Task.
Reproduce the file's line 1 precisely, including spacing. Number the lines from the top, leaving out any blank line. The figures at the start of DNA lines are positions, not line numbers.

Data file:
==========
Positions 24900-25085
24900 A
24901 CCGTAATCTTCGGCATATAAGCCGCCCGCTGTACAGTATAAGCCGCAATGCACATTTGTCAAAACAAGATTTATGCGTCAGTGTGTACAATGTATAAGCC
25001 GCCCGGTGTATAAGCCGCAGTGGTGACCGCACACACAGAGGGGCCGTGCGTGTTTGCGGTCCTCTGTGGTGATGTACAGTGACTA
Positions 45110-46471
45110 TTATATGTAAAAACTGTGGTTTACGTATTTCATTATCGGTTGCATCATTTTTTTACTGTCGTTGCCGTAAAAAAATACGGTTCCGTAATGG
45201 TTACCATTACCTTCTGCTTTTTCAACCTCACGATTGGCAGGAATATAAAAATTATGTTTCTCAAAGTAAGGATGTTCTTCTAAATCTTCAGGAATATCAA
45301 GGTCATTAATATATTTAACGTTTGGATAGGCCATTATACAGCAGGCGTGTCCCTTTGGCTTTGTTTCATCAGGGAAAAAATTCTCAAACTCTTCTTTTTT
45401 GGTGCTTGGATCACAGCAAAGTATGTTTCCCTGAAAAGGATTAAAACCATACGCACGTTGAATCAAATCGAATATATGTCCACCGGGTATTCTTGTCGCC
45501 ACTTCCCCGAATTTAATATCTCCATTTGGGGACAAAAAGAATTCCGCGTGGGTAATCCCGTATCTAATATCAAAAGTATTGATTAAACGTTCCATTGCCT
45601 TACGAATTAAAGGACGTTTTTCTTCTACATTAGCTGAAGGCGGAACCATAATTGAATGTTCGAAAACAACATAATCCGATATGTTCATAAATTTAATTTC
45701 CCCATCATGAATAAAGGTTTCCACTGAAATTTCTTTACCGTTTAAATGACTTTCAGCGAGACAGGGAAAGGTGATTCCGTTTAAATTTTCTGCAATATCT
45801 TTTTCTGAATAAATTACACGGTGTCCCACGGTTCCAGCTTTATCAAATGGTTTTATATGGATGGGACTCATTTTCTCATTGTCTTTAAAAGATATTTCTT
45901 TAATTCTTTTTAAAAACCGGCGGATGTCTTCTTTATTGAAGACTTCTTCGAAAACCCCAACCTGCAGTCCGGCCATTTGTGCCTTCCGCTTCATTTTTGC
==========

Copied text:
Positions 24900-25085